Archive for the ‘Mirror Neuron System’ Category

Face-to-Face communication: neurobiology of a vanishing art?

January 15, 2013


Emails, texts, social media—electronic communications are amazingly efficient, but what we gain in speed and efficiency seems to come at a cost.  What do we sacrifice by having more and more communication through our computers and smart phones, and less and less face-to-face communication? Is there something distinctive on a neurobiological level about face-to-face communication relative to other types of communication?  A recent article by Jiang et al (2012) suggests that there is.  The authors point out that face-to-face communication is the most “multi-modal,” i.e. involves integrating the most and richest types of social sensory information, allowing us to hear the tone of voice and see the facial expression and body language of the person we’re communicating with in real time.  Also, face-to-face communication involves a continuous pacing of turn taking in the conversation, which is often lost in electronic communications.  Jiang et al (2012) find that a specific area of the brain—the left inferior frontal cortex, which is an important location of mirror neurons—undergoes synchronized activity in pairs of people specifically during back-and-forth, face-to-face communication, and not in other types of in-person communication (e.g. back-to-back communication or monologues).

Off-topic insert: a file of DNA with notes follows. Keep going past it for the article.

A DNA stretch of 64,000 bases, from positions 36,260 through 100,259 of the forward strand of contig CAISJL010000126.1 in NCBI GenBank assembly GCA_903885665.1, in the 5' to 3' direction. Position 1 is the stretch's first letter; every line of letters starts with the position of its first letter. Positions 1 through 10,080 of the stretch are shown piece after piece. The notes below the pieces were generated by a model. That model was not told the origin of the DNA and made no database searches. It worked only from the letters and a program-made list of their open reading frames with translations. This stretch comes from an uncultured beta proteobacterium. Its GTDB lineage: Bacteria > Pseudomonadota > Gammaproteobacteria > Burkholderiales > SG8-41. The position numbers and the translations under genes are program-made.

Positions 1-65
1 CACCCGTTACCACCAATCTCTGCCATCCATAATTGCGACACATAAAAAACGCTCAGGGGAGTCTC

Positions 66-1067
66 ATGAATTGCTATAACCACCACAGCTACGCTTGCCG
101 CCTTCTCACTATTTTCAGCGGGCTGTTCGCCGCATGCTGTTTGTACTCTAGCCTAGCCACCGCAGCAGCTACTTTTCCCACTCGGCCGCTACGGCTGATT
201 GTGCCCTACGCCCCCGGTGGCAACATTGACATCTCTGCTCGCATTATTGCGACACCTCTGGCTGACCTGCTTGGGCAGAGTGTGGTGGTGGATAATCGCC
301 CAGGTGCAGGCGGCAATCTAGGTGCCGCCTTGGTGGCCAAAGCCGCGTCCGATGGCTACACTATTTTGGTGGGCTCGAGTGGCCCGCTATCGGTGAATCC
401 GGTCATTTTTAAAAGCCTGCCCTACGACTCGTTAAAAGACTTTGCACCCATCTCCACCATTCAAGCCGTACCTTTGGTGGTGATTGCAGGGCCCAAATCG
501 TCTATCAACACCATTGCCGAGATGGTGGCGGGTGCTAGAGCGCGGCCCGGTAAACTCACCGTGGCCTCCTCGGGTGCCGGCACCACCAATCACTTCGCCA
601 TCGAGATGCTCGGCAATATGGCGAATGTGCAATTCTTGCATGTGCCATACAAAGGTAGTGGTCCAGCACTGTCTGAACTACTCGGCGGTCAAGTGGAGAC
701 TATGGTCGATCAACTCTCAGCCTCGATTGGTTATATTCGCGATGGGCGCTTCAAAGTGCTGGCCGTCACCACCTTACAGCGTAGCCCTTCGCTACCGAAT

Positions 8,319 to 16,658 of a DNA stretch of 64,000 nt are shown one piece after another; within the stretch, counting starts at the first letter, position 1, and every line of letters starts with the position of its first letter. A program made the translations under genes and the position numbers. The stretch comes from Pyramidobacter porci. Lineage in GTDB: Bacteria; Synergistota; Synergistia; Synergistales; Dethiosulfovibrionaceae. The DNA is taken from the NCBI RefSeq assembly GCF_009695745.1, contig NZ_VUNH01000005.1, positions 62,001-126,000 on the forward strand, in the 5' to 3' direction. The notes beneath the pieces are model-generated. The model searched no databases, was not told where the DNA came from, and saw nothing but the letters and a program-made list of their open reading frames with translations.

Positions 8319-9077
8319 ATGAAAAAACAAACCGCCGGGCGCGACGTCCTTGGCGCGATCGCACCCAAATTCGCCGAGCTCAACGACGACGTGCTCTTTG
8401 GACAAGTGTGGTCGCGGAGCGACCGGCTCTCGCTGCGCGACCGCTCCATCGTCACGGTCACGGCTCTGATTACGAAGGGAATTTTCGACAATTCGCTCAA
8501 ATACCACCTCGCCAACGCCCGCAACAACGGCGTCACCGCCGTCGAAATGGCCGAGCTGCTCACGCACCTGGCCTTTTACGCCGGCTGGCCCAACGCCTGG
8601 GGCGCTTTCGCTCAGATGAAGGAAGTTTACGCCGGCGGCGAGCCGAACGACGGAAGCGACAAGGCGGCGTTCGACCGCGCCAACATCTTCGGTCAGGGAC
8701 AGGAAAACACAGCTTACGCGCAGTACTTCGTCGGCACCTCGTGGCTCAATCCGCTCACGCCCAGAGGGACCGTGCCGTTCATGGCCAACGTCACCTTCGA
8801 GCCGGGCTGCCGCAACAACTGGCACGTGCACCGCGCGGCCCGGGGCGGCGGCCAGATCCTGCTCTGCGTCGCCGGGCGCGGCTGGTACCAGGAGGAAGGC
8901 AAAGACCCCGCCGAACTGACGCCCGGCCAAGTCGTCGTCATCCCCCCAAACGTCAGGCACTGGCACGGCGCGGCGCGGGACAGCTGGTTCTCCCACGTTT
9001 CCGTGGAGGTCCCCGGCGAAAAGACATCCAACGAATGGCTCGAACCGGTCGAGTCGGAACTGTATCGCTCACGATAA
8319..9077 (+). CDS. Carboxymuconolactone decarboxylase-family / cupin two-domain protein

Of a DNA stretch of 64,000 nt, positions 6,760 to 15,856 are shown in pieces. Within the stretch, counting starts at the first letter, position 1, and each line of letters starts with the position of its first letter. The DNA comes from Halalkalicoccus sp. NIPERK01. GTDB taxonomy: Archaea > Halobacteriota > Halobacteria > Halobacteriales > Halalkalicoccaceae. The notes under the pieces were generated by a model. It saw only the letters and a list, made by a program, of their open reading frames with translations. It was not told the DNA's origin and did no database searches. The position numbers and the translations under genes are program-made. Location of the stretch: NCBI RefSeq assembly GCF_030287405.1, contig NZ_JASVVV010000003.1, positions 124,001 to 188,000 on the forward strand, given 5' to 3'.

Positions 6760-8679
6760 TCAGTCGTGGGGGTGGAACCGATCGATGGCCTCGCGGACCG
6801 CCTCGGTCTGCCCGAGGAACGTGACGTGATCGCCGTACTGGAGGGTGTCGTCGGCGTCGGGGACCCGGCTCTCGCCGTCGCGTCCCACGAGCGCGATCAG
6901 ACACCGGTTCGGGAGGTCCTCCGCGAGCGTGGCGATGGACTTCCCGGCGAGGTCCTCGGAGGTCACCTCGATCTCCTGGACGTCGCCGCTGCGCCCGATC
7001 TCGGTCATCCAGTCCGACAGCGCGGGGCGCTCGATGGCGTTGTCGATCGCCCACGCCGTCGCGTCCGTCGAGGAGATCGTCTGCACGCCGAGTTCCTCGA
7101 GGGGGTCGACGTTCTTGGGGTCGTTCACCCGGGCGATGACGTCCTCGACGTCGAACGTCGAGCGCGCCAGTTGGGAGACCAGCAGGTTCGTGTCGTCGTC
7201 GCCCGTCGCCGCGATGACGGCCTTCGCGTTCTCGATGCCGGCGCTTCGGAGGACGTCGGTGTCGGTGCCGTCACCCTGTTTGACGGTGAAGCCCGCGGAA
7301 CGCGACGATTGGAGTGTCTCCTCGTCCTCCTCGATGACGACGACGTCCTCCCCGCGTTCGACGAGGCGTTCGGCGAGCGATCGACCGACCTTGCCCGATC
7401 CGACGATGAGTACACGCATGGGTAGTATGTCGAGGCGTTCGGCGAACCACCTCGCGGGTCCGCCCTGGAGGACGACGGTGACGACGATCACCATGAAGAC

More Details